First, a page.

Negligence case over deadly Mumbai bridge collapse

Indian police said Friday they had filed a negligence case against Mumbai's civic and railway authorities after a footbridge collapsed killing six people and injuring dozens more.

The bridge, which was under repair, gave away around 7.30 pm (1400 GMT) on Thursday as rush hour commuters made their way into Chhatrapati Shivaji terminus, the city's main train station.

It was the latest accident to highlight creaking infrastructure in India's financial capital and came almost two years after 23 people died in a crush on a narrow overcrowded footbridge at another station.

Three women and three men, aged between 32 and 55, died in Thursday's tragedy. Another 33 people were injured.

Indian media reported that three who succumbed to their injuries were nurses. Two of them died at the hospital where they worked after doctors were unable to save them.

Mumbai police spokesman Manjunath Singe said in a WhatsApp message to journalists that a first information report had been registered against officials for "causing death by negligence".

Social media users took to Twitter to vent their anger at the authorities.

"To hell with your thoughts and prayers, to hell with your 'Mumbai spirit'... People have to suffer without even (the) most basic infrastructure. When will (local authority) BMC and railways ever learn?" wrote Srini Swaminathan.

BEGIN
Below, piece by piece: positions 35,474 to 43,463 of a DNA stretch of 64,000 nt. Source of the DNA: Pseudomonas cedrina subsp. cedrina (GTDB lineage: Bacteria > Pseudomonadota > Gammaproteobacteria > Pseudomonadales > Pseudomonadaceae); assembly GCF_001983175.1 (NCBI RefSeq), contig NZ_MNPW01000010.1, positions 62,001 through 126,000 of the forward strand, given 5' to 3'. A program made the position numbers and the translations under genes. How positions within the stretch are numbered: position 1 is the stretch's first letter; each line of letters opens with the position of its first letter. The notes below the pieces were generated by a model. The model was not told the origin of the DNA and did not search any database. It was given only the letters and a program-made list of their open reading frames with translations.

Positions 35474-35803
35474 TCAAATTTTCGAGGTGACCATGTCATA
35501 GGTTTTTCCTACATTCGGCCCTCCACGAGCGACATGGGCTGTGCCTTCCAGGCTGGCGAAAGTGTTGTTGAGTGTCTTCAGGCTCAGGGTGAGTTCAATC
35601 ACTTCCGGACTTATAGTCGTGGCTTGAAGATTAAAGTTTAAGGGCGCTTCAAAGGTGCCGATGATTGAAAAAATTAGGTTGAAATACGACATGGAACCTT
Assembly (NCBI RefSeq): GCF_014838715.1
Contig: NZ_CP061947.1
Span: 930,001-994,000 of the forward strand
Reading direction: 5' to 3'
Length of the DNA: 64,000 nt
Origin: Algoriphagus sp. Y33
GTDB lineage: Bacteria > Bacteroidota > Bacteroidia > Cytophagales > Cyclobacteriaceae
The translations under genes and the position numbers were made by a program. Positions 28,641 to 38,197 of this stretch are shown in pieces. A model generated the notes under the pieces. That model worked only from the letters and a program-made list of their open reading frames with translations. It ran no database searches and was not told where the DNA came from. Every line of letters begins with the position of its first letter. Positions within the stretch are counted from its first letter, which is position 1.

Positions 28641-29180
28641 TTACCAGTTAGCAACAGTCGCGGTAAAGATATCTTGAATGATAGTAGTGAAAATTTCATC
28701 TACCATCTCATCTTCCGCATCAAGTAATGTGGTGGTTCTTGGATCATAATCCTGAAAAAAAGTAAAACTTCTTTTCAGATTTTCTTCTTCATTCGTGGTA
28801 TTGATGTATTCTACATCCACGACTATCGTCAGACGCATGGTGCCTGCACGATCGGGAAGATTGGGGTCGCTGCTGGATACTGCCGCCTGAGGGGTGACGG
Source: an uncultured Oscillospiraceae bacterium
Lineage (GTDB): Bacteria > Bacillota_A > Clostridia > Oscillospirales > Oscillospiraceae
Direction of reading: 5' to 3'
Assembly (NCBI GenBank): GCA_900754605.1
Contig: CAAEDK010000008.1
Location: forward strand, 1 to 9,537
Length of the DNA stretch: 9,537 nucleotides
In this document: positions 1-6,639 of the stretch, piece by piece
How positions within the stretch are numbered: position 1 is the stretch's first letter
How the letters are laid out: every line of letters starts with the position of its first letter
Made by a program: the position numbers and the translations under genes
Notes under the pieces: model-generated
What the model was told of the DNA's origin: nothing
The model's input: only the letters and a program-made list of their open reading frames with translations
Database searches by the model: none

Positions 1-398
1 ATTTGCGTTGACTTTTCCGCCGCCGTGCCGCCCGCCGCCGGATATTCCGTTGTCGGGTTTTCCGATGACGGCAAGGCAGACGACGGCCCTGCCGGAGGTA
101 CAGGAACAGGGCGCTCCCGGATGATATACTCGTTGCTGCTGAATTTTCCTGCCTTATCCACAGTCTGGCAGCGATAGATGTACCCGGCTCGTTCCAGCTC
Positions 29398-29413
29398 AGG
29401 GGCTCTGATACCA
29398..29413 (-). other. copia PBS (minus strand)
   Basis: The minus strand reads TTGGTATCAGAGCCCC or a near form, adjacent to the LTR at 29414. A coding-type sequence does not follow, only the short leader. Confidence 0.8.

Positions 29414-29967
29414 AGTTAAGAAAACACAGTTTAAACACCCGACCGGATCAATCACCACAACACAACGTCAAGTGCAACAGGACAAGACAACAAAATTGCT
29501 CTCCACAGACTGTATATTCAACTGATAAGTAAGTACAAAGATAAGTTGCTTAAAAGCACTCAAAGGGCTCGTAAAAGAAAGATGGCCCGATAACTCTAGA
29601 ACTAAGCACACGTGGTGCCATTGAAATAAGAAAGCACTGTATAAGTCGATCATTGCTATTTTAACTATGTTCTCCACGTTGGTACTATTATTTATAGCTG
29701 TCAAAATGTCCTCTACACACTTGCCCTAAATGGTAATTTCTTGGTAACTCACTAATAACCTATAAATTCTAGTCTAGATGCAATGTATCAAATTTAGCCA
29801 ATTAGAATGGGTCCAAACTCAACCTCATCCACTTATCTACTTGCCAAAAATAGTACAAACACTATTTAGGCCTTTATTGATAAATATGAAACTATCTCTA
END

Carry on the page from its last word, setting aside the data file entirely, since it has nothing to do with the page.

Twenty-three people died in a stampede at Prabhadevi station in the centre of the city in September 2017.

Photos: AP

Indian railway officials blamed bad weather despite commuter warnings before the tragedy of a disaster waiting to happen.

Experts pointed the finger of blame at the railway network's creaking infrastructure, which has long struggled to cope with several million daily passengers.

About 7.5 million passengers commute in nearly 2,500 trains daily on Mumbai's colonial-era rail network, a lifeline for the city's 20 million residents.

An average of almost 10 people die on the suburban railway every day, either from falling off crowded trains or while crossing the tracks.

Commuters say investment in the railway's crumbling infrastructure has not kept up with the city's burgeoning population.

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